Marijuana regulators in Oakland, California, have begun referring a handful of social equity licensees to the city’s collections department after they defaulted on loans intended to help get their companies started.
The situation illustrates both how difficult it has become for mom-and-pop businesses to succeed in California’s legal marijuana industry and the tenuous nature of social equity companies, industry insiders said.
“We can’t send our most vulnerable, impacted people into debt, and this is exactly what this is doing and exactly what we were fearful of,” said Amber Senter, the CEO of Oakland-based Makr House, who has worked for years with Oakland on crafting its social equity program.
According to a report shared with the Oakland Cannabis Commission on Oct. 7, 59 social equity license recipients have secured $3.7 million in loans from the city that were issued beginning in late 2018.
About 60% are “in compliance” with the terms of the loan, according to the report.
In May 2020, the city – realizing that some of those recipients were already having trouble repaying the loans – authorized modifications to the terms “to assist equity loan borrowers who have become delinquent on their loans,” according to the report.
So far, about 12% of loan recipients have had their repayment terms modified.
But that apparently wasn’t enough.
According to the report, at least 7% of loan recipients – or four license holders – has “fallen so far out of compliance and not pursued a loan modification that they have been forwarded to collections.”
In addition, the report noted, another 34% – or 20 license holders – are considered “out of compliance” with their loan repayment schedules.
About half those are “only one or two payments behind,” the report states.
City will consider loan forgiveness
An Oakland spokesperson wrote in an email to MJBizDaily that “staff will continue to work with the Cannabis Commission and City Council on whether and how to forgive loans of cannabis equity applicants.”
The spokesperson declined to answer other MJBizDaily questions about what caused the loans to be sent to collections and what might happen next for those in default.
Business leaders need reliable industry data and in-depth analysis to make smart investments and informed decisions in these uncertain economic times.
Order your 2022 MJBiz Factbook, out now!
- 200+ pages and 50 charts with key data points
- State-by-state guide to regulations, taxes & opportunities
- Segmented research reports for the marijuana + hemp industries
- Accurate financial forecasts + investment trends
Stay ahead of the curve and avoid costly missteps in the rapidly evolving cannabis industry.
Senter expects the number of social equity license holders getting sent to collections to increase, based on the report and what she’s seeing firsthand in the industry.
“Of course, that number is going to increase,” Senter said, adding that many if not most social equity businesses are having a hard time turning a profit and – by extension – repaying the loans in question.
“They’ve definitely been struggling,” she said. “We all know cannabis is capital intensive, and the biggest barrier to entry for any Black or brown or small social equity business is access to capital.
“People are just trying. We look and we see these other big cannabis companies operating at a loss. … We don’t have that luxury.”
Jason Rosell, a San Francisco attorney who specializes in corporate restructuring and financial distress, said borrowers sent to collections don’t have many options because corporate bankruptcy protections are unavailable to cannabis businesses. That’s because marijuana remains illegal under federal law.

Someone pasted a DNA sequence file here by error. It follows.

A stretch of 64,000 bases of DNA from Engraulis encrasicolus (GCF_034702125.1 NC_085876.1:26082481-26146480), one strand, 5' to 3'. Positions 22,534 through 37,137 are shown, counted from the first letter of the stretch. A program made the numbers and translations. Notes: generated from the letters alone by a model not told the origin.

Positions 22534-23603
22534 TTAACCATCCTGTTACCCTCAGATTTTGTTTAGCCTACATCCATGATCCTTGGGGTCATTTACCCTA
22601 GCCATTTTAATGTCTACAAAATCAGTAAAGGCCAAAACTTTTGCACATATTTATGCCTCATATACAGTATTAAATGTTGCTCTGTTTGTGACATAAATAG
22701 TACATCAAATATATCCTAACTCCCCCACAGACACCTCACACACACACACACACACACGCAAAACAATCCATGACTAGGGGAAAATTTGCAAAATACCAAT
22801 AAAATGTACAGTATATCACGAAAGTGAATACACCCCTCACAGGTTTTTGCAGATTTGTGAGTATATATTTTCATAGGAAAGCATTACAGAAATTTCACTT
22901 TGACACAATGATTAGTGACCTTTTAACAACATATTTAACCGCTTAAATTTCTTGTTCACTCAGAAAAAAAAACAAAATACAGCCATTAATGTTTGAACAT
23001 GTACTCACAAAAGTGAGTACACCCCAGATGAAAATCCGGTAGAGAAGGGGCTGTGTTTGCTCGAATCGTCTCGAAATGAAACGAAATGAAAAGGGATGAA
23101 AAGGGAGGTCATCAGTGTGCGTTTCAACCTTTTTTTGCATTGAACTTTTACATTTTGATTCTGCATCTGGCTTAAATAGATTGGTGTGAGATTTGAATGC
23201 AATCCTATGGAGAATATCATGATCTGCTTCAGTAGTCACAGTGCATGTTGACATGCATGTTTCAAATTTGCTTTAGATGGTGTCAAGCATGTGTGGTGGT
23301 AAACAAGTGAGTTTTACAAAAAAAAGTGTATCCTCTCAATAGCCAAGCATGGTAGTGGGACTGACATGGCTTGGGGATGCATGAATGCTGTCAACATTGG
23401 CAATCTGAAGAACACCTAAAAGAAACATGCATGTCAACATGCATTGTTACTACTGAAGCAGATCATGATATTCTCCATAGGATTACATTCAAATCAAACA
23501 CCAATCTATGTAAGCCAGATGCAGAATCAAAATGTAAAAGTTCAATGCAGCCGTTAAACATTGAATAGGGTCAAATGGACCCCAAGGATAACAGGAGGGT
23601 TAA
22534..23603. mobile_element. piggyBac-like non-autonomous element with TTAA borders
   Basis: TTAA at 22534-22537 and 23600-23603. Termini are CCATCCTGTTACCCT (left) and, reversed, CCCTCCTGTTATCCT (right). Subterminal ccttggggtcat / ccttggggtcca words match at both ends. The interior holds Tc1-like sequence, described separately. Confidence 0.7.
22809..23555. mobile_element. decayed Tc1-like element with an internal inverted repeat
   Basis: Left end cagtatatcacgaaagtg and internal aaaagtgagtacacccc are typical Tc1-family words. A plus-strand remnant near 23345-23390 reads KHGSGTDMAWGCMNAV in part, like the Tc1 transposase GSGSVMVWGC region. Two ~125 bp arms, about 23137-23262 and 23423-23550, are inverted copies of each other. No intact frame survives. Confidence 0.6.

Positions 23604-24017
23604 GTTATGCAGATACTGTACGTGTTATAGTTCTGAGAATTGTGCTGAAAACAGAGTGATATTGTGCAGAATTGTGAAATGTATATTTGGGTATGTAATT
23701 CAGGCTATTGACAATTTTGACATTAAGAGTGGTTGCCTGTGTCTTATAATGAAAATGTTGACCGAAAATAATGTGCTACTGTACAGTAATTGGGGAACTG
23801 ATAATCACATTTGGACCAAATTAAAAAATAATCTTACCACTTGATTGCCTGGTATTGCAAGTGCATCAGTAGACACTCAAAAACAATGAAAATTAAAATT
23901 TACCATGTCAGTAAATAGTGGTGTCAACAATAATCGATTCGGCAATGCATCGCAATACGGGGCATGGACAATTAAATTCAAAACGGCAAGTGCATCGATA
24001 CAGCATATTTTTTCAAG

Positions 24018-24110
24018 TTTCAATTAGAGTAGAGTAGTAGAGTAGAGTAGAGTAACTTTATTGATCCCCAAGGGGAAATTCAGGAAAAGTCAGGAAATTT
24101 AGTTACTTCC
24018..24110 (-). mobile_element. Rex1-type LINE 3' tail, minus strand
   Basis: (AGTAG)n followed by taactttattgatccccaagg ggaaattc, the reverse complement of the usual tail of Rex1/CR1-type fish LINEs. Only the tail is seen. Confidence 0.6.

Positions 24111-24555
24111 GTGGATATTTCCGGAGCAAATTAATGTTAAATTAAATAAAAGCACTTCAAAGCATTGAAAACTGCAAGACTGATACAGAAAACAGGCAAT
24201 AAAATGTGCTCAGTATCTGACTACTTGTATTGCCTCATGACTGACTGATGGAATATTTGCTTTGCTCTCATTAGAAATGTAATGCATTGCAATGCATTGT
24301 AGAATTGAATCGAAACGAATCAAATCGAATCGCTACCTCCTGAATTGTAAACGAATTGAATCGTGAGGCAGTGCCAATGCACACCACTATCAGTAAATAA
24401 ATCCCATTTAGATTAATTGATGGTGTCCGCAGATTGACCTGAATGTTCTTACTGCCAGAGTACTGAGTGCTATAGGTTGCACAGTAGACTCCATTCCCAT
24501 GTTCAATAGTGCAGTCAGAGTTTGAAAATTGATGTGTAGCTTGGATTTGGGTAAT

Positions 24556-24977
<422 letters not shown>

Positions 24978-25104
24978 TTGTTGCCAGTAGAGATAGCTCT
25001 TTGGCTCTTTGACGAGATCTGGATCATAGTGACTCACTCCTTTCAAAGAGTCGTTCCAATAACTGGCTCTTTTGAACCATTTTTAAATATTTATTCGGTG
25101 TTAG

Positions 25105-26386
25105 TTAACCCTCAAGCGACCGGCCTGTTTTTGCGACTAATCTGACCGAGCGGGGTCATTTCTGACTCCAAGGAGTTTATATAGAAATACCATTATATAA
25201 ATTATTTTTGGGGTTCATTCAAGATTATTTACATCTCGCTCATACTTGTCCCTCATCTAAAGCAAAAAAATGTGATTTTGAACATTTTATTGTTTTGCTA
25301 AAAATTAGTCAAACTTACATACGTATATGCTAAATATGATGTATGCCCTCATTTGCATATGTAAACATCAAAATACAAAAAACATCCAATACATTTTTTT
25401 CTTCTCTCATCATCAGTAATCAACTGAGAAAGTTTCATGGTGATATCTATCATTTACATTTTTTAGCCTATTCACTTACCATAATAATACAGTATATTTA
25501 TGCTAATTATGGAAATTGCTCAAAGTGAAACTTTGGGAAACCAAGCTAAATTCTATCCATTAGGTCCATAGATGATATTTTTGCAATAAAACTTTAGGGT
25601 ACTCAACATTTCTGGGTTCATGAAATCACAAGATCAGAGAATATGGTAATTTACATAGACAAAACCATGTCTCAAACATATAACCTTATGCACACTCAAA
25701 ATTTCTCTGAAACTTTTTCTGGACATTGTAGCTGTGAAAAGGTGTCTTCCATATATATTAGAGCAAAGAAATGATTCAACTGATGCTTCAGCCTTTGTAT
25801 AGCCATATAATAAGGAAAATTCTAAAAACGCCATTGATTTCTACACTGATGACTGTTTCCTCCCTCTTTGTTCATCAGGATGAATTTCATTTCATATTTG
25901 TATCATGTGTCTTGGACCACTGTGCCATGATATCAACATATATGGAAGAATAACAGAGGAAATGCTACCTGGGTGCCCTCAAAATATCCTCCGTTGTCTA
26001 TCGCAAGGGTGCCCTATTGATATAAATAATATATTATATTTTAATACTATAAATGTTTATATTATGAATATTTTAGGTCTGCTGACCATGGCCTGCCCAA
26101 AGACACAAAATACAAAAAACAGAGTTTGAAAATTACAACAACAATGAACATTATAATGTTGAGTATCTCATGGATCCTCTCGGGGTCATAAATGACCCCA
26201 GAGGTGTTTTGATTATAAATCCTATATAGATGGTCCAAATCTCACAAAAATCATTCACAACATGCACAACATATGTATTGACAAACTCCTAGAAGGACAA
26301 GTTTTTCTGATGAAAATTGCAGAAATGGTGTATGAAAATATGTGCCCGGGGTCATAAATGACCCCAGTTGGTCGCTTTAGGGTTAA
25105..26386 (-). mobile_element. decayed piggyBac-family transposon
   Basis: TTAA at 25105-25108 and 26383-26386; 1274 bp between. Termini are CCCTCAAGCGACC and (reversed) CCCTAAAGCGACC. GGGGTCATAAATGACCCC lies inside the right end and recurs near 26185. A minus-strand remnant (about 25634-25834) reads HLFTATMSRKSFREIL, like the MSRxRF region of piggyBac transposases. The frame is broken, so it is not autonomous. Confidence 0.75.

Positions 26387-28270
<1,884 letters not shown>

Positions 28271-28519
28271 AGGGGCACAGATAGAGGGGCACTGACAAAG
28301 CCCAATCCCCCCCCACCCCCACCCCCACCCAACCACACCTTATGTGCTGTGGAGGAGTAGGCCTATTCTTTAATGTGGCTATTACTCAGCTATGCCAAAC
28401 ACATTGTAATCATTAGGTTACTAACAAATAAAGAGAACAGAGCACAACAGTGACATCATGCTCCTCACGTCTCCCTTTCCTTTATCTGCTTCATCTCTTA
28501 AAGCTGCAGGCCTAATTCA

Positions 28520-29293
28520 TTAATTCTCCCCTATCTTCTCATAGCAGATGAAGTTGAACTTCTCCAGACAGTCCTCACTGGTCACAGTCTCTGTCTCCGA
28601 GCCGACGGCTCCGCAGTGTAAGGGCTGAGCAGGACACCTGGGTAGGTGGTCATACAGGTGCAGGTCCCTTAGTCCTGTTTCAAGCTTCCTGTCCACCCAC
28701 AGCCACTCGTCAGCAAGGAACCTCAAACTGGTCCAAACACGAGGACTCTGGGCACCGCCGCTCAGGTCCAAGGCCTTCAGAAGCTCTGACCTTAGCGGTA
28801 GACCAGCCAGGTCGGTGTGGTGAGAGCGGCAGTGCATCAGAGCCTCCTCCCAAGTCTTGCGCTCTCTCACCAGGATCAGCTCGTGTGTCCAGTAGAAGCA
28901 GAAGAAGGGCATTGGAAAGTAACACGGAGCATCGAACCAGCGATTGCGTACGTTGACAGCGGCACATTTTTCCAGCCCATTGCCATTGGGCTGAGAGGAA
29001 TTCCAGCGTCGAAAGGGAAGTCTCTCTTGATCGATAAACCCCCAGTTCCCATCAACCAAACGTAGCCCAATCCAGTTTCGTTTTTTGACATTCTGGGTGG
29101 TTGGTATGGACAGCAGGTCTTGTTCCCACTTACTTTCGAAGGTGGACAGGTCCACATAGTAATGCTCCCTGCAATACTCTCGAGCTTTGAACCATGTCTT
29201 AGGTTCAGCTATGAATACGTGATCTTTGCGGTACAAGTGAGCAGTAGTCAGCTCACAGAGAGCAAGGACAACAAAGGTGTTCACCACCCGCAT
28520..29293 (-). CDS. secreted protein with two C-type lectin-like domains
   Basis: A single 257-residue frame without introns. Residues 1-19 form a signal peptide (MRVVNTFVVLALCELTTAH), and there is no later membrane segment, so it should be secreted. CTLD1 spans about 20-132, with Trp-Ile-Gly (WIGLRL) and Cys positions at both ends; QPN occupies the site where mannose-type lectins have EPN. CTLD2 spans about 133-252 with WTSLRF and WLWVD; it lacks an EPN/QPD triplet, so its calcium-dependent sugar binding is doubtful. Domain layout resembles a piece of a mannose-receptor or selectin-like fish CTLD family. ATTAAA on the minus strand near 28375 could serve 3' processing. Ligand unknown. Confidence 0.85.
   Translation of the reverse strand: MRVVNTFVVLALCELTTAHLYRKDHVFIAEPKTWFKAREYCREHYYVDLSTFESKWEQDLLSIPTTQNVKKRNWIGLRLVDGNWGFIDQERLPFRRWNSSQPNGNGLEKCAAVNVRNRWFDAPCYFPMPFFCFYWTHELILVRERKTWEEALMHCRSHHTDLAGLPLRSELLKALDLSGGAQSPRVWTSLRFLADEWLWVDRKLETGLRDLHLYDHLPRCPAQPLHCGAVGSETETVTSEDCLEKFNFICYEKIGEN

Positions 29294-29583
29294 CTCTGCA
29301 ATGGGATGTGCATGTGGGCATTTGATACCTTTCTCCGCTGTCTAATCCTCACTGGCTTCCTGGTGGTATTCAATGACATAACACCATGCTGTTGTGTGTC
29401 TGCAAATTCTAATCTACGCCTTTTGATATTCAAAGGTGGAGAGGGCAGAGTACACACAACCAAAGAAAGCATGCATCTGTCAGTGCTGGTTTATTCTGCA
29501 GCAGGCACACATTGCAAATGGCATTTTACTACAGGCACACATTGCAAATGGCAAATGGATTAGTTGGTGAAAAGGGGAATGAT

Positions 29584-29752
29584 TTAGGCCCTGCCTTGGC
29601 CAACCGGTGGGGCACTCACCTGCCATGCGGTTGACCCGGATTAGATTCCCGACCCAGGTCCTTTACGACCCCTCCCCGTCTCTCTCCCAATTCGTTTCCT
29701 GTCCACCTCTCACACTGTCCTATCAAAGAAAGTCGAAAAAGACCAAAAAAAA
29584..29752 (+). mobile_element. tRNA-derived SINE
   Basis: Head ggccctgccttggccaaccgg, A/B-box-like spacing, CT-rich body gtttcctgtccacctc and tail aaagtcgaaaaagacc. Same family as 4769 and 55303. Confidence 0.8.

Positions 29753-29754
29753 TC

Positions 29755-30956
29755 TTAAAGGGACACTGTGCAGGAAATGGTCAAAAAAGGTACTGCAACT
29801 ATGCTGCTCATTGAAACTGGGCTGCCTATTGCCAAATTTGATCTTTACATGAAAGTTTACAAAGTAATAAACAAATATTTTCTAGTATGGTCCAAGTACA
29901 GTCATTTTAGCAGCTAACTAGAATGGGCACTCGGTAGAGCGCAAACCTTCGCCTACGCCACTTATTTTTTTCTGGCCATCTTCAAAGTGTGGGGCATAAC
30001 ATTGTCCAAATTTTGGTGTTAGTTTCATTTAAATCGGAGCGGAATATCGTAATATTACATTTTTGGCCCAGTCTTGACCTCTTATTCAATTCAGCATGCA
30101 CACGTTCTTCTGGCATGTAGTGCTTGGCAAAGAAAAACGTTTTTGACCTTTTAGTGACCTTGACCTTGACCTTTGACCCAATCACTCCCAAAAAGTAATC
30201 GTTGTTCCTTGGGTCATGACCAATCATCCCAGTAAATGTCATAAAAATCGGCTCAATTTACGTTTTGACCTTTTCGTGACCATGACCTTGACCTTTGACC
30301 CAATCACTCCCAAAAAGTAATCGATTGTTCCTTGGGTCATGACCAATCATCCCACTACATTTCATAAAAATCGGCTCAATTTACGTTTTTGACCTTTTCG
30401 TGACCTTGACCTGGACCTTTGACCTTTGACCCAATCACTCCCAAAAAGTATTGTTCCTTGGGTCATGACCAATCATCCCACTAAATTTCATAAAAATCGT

Expect ‘aggressive’ collection process
“It’s not going to be any different than folks that are chased down by bill collectors from credit card (companies),” Rosell said.
“These collection agencies, I would expect them to be aggressive, I would expect them to call incessantly the borrowers and harass them until they can reach an agreement as to what can be repaid.”
If that doesn’t work, Rosell added, the next step would be “to file a lawsuit and get a judgment against that individual, and then they will go enforce that. … It could get down to garnishments. It could get down to attaching liens to properties and liquidating their assets.”
Oakland might need to lower its expectations regarding repayment of social equity loans, Rosell said, because of “the old adage that most small businesses fail; the cannabis industry is no exception.
“It’s highly competitive, highly capital intensive, and most of these companies, at the end of the day, they are going to fail,” Rosell added.
Jason Horst, another San Francisco attorney, represents one of the four license holders sent to collections.
Though Horst asked that his client not be identified in this story, he said the licensee wound up closing shop toward the end of 2020 after being robbed multiple times. That left the licensee unable to keep doing business or repaying Oakland.
Horst said the situation is hard to believe, primarily because anyone who would have qualified for the social equity program had to show they were affected by the war on drugs and unable to launch a cannabis company without assistance.
“I was in genuine disbelief at this,” Horst said. “Sending operators that have gone out of business to collections over loans that the city knows they can’t afford to pay back, it really goes against the principles on which the equity program was built.”
Senter and Horst said they’re optimistic, however, that city authorities will find a solution so that social equity license holders don’t face ongoing financial repercussions.
“I think Oakland hears what the community is saying,” Senter said, “and they’ll make adjustments.”
John Schroyer can be reached at firstname.lastname@example.org.